Shunjōbō Cōgen (1121-1206)
Buddhism is a religion and philosophy founded by Siddhartha Gautama, also known as Sakkyamuni or simply Buddha, in India during the period from the late 6th century to the early 4th century BC. Buddhism has played an influential role in the spiritual, cultural and social life of much of the Eastern world. After the death of the Buddha several Buddhist councils were held to decide questions of faith and order, leading to the distinction between those who believed themselves to hold to the most ancient traditions (the Theravadins) and those who claimed their understandings represented the highest and most complete account of Buddha’s message (the Mahayanists).
The history of Buddhism in Japan began in 538 A.D., when the King of Korea dispatched an envoy to present a Buddhist image and scroll of sutras to the Japanese Imperial Court. Most of the Japanese denominations belong to Mahayana Buddhism. In short, the ideal of the followers of Mahayana Buddhism is that of the bodhisattva (‘enlightened being’; one who has taken the vow to become a Buddha), whose compassionate vow will save all sentient beings.
Pagoda in the Hōryūji Temple complex (Nara, 7th century)
There are two main focuses in the spread of Buddhism in Japanese history. The first was in the 7th and 8th centuries, when in Japan the Hōryūji Temple (607 A.D.) and the Tōdaiji Temple (752 A.D.) were constructed. Culture rose to a high point in intellectual, religious and artistic expression under the influence of Buddhism all over Asia in this period. Then, in the 9th century, two great priests, Saichō (Dengyō Daishi, 767-822) and Kukai (Kōbō Daishi, 774-835) founded two Buddhist denominations, Tendai and Shingon, usually referred to together as Heian-Buddhism. This was the establishment of Japanese Buddhism.
In the 12th and 13th centuries new great priests like Hōnen (1133-1212), Shinran (1173-1262), Dōgen (1200-1253) and Nichiren (1222-1282) founded new sects, which also still have followers today.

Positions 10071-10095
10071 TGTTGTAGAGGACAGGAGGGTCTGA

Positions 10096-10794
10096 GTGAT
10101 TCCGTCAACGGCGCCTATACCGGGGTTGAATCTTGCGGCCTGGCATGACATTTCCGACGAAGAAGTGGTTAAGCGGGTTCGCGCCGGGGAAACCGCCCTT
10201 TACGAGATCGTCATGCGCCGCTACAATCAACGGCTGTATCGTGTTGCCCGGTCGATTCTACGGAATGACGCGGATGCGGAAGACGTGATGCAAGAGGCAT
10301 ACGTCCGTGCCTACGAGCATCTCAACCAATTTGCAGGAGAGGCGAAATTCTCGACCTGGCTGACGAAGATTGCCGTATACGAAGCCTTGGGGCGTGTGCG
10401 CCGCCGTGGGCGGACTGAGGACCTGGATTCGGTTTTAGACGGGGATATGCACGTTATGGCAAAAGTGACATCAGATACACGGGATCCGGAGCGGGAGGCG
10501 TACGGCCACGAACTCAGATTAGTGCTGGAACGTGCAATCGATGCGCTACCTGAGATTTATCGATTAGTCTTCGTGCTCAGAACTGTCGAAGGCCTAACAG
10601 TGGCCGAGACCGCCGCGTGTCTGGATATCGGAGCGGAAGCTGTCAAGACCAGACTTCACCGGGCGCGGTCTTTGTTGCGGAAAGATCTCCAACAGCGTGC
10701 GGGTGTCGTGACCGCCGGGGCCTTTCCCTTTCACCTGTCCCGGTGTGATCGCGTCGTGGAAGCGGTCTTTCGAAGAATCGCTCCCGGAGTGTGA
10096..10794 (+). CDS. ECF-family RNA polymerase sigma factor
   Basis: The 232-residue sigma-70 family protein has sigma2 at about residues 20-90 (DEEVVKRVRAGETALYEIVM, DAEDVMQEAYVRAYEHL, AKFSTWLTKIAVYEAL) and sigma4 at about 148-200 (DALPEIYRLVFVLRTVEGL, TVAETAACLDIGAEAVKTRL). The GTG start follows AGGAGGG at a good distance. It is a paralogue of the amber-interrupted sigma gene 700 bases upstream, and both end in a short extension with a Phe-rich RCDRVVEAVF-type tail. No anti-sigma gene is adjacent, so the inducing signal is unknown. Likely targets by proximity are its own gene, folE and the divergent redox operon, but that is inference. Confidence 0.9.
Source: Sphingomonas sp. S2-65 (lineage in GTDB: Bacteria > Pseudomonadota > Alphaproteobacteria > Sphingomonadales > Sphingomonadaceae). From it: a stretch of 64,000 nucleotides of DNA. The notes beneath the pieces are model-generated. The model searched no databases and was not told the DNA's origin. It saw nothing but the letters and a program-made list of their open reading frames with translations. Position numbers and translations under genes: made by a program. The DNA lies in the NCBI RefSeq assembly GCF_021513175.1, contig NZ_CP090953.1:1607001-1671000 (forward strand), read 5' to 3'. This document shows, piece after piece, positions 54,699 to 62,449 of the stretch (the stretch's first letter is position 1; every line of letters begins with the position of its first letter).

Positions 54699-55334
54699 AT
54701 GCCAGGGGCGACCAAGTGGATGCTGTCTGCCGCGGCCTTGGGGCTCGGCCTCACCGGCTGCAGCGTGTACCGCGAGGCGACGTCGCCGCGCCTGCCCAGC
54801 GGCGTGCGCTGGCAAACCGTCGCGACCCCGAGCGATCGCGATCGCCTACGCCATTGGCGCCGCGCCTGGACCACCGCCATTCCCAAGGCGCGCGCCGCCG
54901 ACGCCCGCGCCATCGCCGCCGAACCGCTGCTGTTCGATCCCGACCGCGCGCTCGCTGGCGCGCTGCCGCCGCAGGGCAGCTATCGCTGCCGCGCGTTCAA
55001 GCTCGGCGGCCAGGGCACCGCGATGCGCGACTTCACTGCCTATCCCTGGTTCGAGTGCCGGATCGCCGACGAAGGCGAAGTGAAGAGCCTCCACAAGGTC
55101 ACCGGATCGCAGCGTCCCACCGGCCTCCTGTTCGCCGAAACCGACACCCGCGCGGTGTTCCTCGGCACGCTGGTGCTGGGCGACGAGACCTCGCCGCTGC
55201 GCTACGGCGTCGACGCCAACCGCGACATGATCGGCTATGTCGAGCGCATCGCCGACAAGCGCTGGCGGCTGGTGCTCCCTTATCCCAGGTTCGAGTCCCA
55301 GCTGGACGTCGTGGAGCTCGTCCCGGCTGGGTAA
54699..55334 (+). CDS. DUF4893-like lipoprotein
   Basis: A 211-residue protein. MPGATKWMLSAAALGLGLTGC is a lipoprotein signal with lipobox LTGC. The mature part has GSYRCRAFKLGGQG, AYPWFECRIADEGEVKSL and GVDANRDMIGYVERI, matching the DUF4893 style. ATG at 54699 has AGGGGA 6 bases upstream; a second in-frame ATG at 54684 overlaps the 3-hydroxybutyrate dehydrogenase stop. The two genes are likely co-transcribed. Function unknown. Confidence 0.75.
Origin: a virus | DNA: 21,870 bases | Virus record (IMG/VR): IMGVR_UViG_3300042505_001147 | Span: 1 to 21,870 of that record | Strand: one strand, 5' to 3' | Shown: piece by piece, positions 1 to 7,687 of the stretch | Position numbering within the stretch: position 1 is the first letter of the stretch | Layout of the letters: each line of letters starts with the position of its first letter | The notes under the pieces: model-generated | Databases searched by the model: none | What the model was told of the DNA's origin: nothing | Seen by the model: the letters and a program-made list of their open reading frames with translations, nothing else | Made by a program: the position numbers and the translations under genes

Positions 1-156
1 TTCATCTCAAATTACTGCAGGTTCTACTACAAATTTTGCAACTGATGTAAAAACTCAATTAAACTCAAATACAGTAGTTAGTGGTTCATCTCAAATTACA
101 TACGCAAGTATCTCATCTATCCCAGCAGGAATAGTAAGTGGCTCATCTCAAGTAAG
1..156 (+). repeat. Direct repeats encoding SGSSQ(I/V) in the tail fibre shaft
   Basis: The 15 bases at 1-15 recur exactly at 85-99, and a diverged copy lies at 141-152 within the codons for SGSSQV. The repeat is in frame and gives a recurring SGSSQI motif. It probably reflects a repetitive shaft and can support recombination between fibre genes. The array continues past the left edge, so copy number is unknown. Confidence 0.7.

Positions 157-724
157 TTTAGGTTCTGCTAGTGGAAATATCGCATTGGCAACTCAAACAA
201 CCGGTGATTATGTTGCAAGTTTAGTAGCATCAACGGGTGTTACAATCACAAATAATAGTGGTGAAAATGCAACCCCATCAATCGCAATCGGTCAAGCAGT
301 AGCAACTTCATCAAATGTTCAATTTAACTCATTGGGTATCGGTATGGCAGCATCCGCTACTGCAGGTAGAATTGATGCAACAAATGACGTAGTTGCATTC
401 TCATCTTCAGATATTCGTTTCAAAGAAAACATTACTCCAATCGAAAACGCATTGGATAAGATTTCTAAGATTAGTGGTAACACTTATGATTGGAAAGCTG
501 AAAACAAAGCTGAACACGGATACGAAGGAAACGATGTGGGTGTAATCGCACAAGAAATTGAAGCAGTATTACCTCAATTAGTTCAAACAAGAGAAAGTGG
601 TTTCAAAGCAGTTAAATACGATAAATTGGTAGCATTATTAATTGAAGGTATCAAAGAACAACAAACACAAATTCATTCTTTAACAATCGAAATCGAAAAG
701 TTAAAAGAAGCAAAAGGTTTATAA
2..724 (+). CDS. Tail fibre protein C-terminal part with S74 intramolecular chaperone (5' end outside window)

Buddha instructed his followers (the sangha) in the dharma (teachings) and in the Middle Way, a path between a worldly life and extremes of self-denial. The dharma teaches the Fourfold Noble Truth:
1. The world is full of suffering.
2. The cause of human suffering is the thirst of the physical body and the illusions of worldly passions.
3. If desire can be removed, then passion will die out and all human suffering will be ended.
4. In order to enter a state without desire one must follow the Eightfold Noble Path: Right View, Right Thought, Right Speech, Right Behaviour, Right Livelihood, Right Effort, Right Mindfulness and Right Concentration.
There are two more essential philosophic points in the dharma. The first is the Law of Causation and the Law of Dependent Origination: everything in this world, including human suffering, has its causes and consequences. The other point is that we are not individual egos, but are all one with creation.
The realization of the truth that we do not have an individual ego and the law of dependent origination were taught as essential for reaching enlightenment, the indescribable state of release called nirvana (satori in Japanese). A person who has reached enlightenment has become Buddha.
Buddha image in Tōdaji (Nara, 745-752)
David van Ooijen
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